Tech – for Everyone

Tech Tips and Tricks & Advice – written in plain English.

This is important (and sign the petition)

Folks, one to read, and take action on … NOW.

* STOP Rule 41 — FBI should not get Legal Power to Hack Computers Worldwide

“We have been hearing a lot about Rule 41 after the US Department of Justice has pushed an update to the rule. The change to the Rule 41 of the Federal Rules of Criminal Procedure grants the FBI much greater powers to hack legally into any computer across the country, and perhaps anywhere in the … ” Read more..

* * *

Today’s quote:I truly believe that everything that we do and everyone that we meet is put in our path for a purpose. There are no accidents; we’re all teachers – if we’re willing to pay attention to the lessons we learn, trust our positive instincts and not be afraid to take risks or wait for some miracle to come knocking at our door.” ~ Marla Gibbs

Copyright 2007-2015 © “Tech Paul” (Paul Eckstrom). All Rights Reserved.

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All we really have, in the end, are our stories.
Make yours great ones. Ones to be proud of.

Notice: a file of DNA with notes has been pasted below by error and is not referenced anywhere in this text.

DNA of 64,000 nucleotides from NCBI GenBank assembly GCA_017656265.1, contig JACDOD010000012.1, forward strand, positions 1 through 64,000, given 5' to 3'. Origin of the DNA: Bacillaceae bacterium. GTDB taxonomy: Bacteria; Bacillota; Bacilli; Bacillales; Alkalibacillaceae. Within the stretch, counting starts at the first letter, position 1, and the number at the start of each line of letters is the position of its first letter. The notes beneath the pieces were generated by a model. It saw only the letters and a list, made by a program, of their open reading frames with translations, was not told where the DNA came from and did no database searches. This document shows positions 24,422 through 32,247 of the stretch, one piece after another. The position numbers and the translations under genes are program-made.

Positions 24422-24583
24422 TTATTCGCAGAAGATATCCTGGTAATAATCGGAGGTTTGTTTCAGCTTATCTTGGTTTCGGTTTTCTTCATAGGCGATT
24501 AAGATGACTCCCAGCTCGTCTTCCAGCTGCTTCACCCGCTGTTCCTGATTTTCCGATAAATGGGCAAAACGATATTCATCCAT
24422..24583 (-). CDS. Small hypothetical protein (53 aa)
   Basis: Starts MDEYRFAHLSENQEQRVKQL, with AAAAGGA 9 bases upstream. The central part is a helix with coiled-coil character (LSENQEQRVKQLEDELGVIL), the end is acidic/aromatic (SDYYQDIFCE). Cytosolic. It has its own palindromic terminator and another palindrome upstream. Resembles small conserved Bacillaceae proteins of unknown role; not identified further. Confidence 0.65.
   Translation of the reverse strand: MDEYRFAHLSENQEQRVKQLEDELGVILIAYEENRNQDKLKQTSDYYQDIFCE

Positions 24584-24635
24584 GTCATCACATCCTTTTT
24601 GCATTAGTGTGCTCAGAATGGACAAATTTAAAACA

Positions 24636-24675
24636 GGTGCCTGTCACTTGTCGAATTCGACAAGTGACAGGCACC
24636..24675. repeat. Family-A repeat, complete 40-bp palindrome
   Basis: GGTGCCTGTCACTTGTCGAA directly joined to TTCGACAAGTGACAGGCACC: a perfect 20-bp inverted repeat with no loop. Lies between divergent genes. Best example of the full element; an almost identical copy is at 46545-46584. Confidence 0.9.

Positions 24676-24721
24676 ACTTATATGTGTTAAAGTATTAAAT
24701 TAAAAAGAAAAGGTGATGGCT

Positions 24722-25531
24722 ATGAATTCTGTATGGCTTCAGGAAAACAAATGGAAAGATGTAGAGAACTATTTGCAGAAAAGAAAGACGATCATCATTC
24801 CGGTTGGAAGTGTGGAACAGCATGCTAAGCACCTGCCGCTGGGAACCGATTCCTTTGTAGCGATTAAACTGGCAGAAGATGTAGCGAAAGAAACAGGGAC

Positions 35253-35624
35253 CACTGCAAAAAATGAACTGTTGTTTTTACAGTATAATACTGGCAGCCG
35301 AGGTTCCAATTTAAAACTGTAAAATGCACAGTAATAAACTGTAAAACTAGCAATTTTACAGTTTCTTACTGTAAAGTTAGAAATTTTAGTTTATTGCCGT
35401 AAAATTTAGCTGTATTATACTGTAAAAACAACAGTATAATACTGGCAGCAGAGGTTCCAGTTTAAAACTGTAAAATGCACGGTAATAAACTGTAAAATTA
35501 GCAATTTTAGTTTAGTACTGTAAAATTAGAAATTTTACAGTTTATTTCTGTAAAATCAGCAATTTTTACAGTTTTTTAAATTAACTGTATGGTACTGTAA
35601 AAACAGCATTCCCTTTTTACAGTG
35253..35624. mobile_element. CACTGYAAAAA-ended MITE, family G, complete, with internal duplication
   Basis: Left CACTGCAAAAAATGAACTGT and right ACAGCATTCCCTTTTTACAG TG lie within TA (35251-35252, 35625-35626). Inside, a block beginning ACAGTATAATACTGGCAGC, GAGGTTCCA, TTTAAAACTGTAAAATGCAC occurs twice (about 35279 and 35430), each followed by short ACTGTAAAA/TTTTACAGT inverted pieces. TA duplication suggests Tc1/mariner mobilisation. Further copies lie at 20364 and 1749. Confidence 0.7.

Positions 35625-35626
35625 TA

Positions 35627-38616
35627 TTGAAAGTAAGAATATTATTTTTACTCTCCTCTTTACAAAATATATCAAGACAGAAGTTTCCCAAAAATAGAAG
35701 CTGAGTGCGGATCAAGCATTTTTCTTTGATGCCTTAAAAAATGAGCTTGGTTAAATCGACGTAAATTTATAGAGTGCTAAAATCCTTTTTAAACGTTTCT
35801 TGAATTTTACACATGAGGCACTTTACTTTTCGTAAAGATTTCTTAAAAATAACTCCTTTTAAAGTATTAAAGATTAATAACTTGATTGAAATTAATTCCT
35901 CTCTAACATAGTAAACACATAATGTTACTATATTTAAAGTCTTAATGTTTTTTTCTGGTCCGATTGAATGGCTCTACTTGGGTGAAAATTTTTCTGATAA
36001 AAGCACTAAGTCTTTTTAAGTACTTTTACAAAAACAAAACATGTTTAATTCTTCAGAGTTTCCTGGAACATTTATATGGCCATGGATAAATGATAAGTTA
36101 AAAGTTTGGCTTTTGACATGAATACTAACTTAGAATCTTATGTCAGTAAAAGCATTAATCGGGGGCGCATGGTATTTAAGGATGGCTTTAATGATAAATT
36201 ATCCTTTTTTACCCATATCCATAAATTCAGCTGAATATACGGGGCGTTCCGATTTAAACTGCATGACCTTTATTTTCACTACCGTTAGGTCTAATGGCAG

June 24, 2016 Posted by | advice, computers, consumer electronics, Internet, News, privacy, security | , , , , , | Leave a comment

Welcome to the New Cold War

Folks, this article not only should be read by everyone, but ‘forwarded’ to all your friends and family. The news is that big. This is definitely something to be aware of, and to pay attention to.


* U.S. charges Chinese military group with cyber espionage

The U.S. made a rare move to pursue foreign government employees by charging five Chinese nationals with committing economic espionage against Westinghouse, Alcoa , the U.S. Steelworkers’ Union and other large U.S. companies and organizations, in a move that serves as a warning and a wakeup call for both state-sponsored hackers and the companies that they attack.Read more..

This is a monumental change. It has been patently obvious – to those who pay attention to such things – that for years China has not been “playing nice” (some would say, has been waging cyber war, if not mere cyber espionage/theft), but that they’ve enjoyed a kind of tacit immunity, because they own all our money, and build all our devices.. and we (think we) want access to that vast market.